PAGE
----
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Old 07-07-2016, 09:42 AM
 
Location: East Coast
2,880 posts, read 4,415,742 times
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Quote:
Originally Posted by trobesmom View Post
I just thought about something, MLC. Maybe his mom and dad talk and cry at night when they're alone. It could be that they don't want to burden you with their emotions. And they're thinking if they can talk about other things when you are around, it can help ease your sense of loss and maybe distract you for a bit. It's just a thought though. *Hugs*
My husband died quite suddenly when he was 45. He was my MIL's only child, and I honestly don't know how the shock and sadness surrounding his death didn't kill her. It's VERY hard to lose a spouse, but as time has gone on, I think it's worse to lose a child...no matter their age.
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Old 07-07-2016, 11:55 AM
 
Location: Somewhere in northern Alabama
16,947 posts, read 51,654,400 times
Reputation: 27966
Quote:
Originally Posted by melovescookies View Post
Thank you for sharing your beautiful story. I woke up today with that horrible since of dread again so I decided to re-read your post and a gave me the tiniest bit of hope that maybe someday things will get better.

Last night was rough. I went into hysterics. Nothing in particular caused it. The house was just so quiet and I started to miss him terribly. Normally when I start to get that upset I call a friend and they calm me down but I didn't want to calm down, I needed to feel the pain. I've been talking to him more lately. Maybe that's not healthy. I don't know.
It is a way of working through it. On needing to feel the pain - a small amount of it can be helpful as long as it doesn't turn into an ongoing desire, in which case it would be more like scourging, cutting, and self-mutilation, which are NOT helpful and can slow or stop other healing as well as becoming an addiction.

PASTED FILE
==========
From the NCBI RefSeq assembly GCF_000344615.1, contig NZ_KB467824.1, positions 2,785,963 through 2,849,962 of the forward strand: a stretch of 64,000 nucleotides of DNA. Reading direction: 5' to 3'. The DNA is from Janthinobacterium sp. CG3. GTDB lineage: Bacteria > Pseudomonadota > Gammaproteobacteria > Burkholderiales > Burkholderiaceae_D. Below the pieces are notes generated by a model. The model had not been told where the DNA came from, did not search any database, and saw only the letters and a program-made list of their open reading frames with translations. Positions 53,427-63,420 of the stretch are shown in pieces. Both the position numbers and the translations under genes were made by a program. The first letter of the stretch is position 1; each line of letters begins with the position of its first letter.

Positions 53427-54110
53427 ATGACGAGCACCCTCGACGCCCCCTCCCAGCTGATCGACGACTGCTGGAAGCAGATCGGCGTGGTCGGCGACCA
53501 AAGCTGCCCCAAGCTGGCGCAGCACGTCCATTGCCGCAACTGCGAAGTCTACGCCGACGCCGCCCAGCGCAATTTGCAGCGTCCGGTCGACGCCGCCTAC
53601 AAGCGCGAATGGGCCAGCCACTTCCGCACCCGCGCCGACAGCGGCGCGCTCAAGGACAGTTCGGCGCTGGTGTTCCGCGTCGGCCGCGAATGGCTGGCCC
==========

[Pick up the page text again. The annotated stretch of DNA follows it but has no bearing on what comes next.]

Keep communication with friends and support groups open. Talking with him is fine. Sometimes you may do it out loud, sometimes internally, sometimes in writing. As you integrate him into you, you may need to do it less, but if you still do that is fine too.
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Old 07-07-2016, 12:50 PM
 
635 posts, read 399,674 times
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Quote:
Originally Posted by harry chickpea View Post
It is a way of working through it. On needing to feel the pain - a small amount of it can be helpful as long as it doesn't turn into an ongoing desire, in which case it would be more like scourging, cutting, and self-mutilation, which are NOT helpful and can slow or stop other healing as well as becoming an addiction.

Keep communication with friends and support groups open. Talking with him is fine. Sometimes you may do it out loud, sometimes internally, sometimes in writing. As you integrate him into you, you may need to do it less, but if you still do that is fine too.
I definitely don't feel the need to cause myself physical pain so maybe I'm not doing that bad. I cry on and off all day but usually I can control myself and not get too out of hand. I don't want my daughter to see me upset so I have to keep my emotions in check around her.